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Three reasons small and midsize businesses need better disaster recovery strategies

disaster recovery
(Image credit: Image Credit: Dotshock / Shutterstock)

If the Covid-19 pandemic has taught us anything, it’s the importance of cloud-based disaster recovery and business continuity planning. Indeed, when local and state governments announced stay at home orders in the spring of 2020, migration to the cloud accelerated dramatically as IT teams scrambled to ensure employees could connect and collaborate remotely, as well as access mission-critical company data from their new home offices.

It was a move that especially impacted small and midsize businesses across America, with Flexera’s 2020 State of the Cloud report predicting that 70 percent of SMB workloads and data would reside in the public cloud by the end of the year. And with a separate study from Analysys Mason finding that more than a quarter of SMBs in the U.S. plan to increase their use of cloud infrastructure once Covid restrictions have been relaxed, the criticality of a cloud-based disaster recovery strategy has catapulted. 

But the truth is, the pandemic has just exposed some of the gaps that have long existed when it comes to enterprises’ DR and business continuity plans, especially in the SMB market where organizations have been held back by constrained budgets and limited resources. (1-in-5 small and midsize businesses don’t have a data backup or disaster recovery plan in place, according to recent Infrascale research).

Yet, all of these businesses run the risk of losing vital data and having their systems, operations, or services shut down by natural and man-made disasters, security risks, hardware failures and power outages. A recent report from the Uptime Institute found that 75 percent of enterprise IT managers and data center operators have experienced an IT service outage or downtime incident within the past three years.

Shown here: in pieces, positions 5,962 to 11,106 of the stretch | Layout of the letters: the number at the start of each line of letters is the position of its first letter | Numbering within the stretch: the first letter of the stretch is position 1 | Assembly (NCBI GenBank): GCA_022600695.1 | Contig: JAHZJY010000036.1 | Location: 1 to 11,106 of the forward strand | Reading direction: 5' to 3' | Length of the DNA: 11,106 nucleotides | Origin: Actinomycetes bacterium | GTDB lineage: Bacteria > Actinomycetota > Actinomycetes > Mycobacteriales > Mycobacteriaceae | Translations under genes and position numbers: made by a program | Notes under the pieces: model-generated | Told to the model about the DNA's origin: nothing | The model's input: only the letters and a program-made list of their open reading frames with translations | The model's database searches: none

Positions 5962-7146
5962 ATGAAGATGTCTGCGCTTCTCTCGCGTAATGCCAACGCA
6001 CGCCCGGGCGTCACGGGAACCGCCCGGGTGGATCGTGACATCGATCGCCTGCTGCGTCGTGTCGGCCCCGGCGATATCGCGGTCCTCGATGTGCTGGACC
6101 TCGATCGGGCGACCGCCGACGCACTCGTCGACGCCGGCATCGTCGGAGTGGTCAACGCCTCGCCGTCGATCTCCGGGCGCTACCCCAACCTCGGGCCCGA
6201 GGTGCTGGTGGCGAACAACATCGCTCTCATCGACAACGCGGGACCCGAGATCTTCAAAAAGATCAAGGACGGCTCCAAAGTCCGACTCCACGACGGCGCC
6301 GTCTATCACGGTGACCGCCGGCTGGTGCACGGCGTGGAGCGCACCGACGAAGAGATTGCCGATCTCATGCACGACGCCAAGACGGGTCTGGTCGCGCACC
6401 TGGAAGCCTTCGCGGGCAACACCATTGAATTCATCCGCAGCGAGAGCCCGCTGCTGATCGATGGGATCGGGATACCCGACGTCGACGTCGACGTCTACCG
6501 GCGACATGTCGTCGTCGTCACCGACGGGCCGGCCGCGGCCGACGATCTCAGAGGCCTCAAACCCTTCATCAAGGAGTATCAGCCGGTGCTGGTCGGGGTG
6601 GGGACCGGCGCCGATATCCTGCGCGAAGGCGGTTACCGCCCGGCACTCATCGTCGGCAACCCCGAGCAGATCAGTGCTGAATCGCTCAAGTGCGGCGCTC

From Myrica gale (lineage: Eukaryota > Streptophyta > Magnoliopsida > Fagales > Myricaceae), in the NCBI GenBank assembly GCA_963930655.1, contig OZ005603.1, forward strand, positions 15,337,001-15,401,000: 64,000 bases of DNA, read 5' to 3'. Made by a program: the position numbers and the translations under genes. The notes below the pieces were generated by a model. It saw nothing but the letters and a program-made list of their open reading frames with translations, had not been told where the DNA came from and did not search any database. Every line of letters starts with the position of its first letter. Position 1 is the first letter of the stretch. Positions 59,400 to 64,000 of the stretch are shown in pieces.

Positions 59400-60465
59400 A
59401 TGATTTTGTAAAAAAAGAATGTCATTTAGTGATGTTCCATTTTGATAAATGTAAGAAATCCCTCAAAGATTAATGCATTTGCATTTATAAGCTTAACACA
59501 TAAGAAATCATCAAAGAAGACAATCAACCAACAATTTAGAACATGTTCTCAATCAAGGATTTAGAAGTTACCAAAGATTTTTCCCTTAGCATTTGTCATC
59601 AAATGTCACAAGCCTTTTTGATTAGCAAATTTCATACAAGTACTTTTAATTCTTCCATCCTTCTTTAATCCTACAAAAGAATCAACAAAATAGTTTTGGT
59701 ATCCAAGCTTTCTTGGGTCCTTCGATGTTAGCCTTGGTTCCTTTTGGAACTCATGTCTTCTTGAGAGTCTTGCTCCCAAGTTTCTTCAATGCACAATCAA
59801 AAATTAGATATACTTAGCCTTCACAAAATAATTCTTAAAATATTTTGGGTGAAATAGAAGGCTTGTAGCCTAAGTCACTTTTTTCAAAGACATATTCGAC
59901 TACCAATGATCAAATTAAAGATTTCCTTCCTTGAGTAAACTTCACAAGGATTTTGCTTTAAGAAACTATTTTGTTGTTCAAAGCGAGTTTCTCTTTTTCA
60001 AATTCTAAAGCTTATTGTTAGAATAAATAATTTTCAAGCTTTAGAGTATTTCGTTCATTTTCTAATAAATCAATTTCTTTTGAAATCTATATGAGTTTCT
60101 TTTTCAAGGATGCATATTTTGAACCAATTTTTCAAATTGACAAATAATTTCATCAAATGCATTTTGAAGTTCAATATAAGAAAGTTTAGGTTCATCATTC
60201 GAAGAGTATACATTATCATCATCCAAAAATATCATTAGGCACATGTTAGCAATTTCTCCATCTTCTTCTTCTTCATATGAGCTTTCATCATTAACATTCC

With this in mind, it’s becoming evidently clear that small and midsize enterprises need an effective disaster recovery strategy, specifically a cloud-based plan that accounts for their mass shift to digitization. Here are three reasons why.

Skyrocketing climate risks create hazardous conditions for businesses 

The unfortunate truth is that climate disasters have the potential to impact every business in some shape or form. Of course, phenomena like earthquakes and wildfires are more frequent in certain parts of the U.S., specifically states along the circum-Pacific seismic belt. But the reality is, the acceleration of climate change has significantly increased the likelihood of any area being hit hard by a rare weather event. The Texas freeze is perfect evidence.

And while the human casualties associated with catastrophic weather events like these are of course the main story, the impact that they can have on local businesses can’t be ignored. Take the northern California Camp Fire that ripped through more than 150,000 acres of land and leveled more than 18,000 homes and businesses. In addition to the devastating loss of property, many business owners also had to overcome severe downtime due to the destruction of valuable equipment and critical infrastructures like data centers and server rooms. 

According to the Ponemon Institute, this type of unplanned downtime can cost organizations $8,850 per minute — an alarming number with the potential to bring any business to its knees, especially small and midsize businesses who could struggle mightily to recover. In fact, many don’t. According to the Federal Emergency Management Agency (FEMA), 40 percent of small businesses don’t reopen their doors after a disaster.

With this in mind, an effective cloud-based disaster recovery strategy becomes that much more important, as extreme weather continues to imperil business continuity and in some cases, push organizations beyond the brink of survival.

Cybersecurity emergency threatens increased downtime

While businesses have been dealing with this unprecedented health emergency, it has become evidently clear that they’re navigating a cybersecurity crisis, too. Entire industries have been crippled by ransomware in the past 18 months as money-hungry cybercriminals show their willingness to go after the most vulnerable businesses that can’t afford any downtime.